Thursday, November 26, 2009

Regarding FIR and Flight Safety



One of the ongoing disputes between Greece and Turkey is the fact that Turkey refuses to report its military flight activity in the Athens Flight Information Region (FIR). It’s excuse is the fact that the Chicago convention considers state aircraft exempt from filing flight plans for military flights. Maybe we’ll explore this debate in depth in another article at some point. For now here are some thoughts and some related news on the matter.

First of all, the Chicago Convention which came into force in 1947 paved the way for countries to divide up airspace in FIR sectors for the purpose of adequately controlling air traffic and keeping air travel safe. Since then air travel and air traffic have evolved considerably. It has now become customary for military aircraft to file flight plans with other FIRs when carrying out flights there. Turkey maintains that this is not necessary.

So here is a piece of news not directly related to Greece or Turkey. RTL News Netherlands reports on the interception of a pair of Russian bombers which were flying through the Amsterdam FIR 75 km north of Ameland Island, well outside of Dutch airspace but within the Dutch FIR sector of responsibility. The Russian bombers had not submitted flight plans and failed to identify themselves. They were first intercepted by Danish Air Force fighters which then handed over the procedure to 2 Dutch fighters. Denmark and The Netherlands are both NATO countries and as such follow standard NATO procedures. What did they do when 2 unidentified and unannounced aircraft entered their areas of responsibility? They carried out interceptions. It’s a shame Greece’s NATO partners think that civilian air traffic over the Aegean does not deserve to fly in the same safety environment. Here is a recording of the interception process that took place.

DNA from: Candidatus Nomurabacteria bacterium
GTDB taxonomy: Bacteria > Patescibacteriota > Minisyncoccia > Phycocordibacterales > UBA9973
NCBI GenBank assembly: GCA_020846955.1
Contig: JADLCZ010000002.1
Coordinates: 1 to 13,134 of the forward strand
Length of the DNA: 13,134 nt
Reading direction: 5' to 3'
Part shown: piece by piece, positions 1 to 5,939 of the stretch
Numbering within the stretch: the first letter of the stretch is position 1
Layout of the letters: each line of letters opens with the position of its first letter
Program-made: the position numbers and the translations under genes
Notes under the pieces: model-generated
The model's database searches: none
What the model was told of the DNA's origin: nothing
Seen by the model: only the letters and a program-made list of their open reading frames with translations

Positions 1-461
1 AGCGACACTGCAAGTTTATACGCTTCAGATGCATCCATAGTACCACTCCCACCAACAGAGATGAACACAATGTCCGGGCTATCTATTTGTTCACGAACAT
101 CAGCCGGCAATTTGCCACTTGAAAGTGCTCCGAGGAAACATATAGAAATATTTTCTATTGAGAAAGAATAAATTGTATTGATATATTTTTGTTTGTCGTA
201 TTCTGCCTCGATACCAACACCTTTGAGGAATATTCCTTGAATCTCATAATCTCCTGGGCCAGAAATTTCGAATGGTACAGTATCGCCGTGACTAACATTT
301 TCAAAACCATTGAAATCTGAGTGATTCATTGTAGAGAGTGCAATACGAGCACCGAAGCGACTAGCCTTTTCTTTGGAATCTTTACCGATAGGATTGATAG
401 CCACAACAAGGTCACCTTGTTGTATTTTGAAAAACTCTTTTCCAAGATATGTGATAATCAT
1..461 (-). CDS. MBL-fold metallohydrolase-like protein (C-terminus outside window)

So now we move on to some news from “En Kripto” blog according to which military flight activity in the Aegean has caused problems for civilian air traffic in the last two days. According to the report there were so many interceptions and dogfights between Greek and Turkish fighters in the area between Ikaria, Samos and Chios that the Athens Flight Control Centre had to delay the flights of civil aircraft as there was no free space available under 6,000 feet.

Other than that, the European Union will decide next month on how to get Turkey into the Union.

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